While some might argue that it’s unfair to jump to conclusions and important to give Obama the benefit of the doubt until a final decision is made as to whether the treaty is legally binding on the United States regarding human rights obligations, in fact there is little reason to offer such latitude.
After all, the Obama administration has already declared that another landmark human rights accord – the International Covenant on Civil and Political Rights – has no bearing on U.S. overseas operations, drawing a stinging rebuke earlier this year from the UN Human Rights Committee, which monitors compliance with the ICCPR.
As stated in the HRC’s “concluding observations” issued on March 27, 2014:
The Committee regrets that the State party [the United States] continues to maintain the position that the Covenant does not apply with respect to individuals under its jurisdiction, but outside its territory, despite the interpretation to the contrary of article 2, paragraph 1, supported by the Committee’s established jurisprudence, the jurisprudence of the International Court of Justice and State practice. The Committee further notes that the State party has only limited avenues to ensure that state and local governments respect and implement the Covenant, and that its provisions have been declared to be non-self-executing at the time of ratification. Taken together, these elements considerably limit the legal reach and practical relevance of the Covenant (art. 2).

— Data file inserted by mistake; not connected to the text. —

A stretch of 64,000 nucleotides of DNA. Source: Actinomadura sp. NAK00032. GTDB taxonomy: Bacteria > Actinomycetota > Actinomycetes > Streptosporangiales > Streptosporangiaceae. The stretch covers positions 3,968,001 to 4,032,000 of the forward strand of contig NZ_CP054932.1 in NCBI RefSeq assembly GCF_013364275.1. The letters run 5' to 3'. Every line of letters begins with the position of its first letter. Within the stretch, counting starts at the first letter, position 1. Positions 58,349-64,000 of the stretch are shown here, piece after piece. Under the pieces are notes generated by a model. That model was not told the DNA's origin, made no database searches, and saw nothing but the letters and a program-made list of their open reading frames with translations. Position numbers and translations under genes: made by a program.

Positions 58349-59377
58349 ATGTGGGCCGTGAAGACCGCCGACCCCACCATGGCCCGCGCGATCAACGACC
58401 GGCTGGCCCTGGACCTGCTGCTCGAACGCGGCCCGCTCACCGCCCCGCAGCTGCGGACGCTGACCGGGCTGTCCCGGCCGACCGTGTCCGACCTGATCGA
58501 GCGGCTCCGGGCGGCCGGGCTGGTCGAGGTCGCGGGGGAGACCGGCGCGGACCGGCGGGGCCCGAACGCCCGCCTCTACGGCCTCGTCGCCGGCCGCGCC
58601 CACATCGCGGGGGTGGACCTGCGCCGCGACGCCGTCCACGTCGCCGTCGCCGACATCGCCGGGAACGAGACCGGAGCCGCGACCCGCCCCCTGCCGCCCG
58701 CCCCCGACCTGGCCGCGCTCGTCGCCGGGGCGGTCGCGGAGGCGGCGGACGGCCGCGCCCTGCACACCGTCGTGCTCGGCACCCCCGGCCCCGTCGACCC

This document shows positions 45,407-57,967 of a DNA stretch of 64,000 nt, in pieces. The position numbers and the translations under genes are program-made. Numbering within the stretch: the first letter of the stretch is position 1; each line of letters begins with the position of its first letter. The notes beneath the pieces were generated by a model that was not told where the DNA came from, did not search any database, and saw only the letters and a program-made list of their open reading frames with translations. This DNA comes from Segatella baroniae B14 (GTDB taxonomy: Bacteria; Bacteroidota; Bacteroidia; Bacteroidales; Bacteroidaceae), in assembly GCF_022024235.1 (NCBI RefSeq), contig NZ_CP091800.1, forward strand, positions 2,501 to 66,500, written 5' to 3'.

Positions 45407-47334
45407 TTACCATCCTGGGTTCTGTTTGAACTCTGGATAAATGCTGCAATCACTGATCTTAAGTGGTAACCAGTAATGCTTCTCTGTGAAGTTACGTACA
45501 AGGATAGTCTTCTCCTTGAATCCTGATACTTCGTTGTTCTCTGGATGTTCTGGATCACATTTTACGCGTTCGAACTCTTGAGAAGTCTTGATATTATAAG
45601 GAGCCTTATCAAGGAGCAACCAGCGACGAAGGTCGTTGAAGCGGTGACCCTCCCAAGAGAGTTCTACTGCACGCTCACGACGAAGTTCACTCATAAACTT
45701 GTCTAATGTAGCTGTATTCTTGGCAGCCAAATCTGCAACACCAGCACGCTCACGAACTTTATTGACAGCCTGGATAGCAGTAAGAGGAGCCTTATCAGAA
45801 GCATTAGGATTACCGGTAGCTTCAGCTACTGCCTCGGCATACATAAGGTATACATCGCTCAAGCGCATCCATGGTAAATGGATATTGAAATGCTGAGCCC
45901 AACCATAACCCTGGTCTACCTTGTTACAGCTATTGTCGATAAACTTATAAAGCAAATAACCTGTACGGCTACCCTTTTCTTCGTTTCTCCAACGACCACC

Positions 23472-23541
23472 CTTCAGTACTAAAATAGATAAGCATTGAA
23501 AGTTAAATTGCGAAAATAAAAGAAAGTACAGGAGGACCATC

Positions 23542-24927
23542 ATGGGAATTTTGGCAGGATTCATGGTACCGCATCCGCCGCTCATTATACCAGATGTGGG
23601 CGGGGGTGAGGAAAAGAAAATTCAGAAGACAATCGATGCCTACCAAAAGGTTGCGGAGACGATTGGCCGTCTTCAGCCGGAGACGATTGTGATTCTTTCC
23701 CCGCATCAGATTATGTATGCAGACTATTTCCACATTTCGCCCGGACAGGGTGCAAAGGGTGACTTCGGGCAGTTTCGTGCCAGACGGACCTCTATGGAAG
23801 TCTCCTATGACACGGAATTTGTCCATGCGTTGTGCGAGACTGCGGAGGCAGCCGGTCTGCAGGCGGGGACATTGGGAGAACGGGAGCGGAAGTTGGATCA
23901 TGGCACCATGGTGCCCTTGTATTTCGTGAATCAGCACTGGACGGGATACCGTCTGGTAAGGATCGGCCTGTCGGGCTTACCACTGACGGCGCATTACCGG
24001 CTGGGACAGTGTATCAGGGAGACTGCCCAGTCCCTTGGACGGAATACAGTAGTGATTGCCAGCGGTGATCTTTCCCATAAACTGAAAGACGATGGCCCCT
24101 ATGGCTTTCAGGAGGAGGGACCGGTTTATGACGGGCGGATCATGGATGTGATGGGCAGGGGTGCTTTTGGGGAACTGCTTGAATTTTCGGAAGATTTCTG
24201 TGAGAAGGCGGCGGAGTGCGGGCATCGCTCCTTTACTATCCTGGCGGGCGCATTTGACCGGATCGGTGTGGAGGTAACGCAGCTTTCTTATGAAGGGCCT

In response to this highly restrictive interpretation of the ICCPR which undermines human rights globally, the UN urged the United States to “interpret the Covenant in good faith, in accordance with the ordinary meaning to be given to its terms in their context, including subsequent practice, and in the light of the object and purpose of the Covenant, and review its legal position so as to acknowledge the extraterritorial application of the Covenant under certain circumstances.”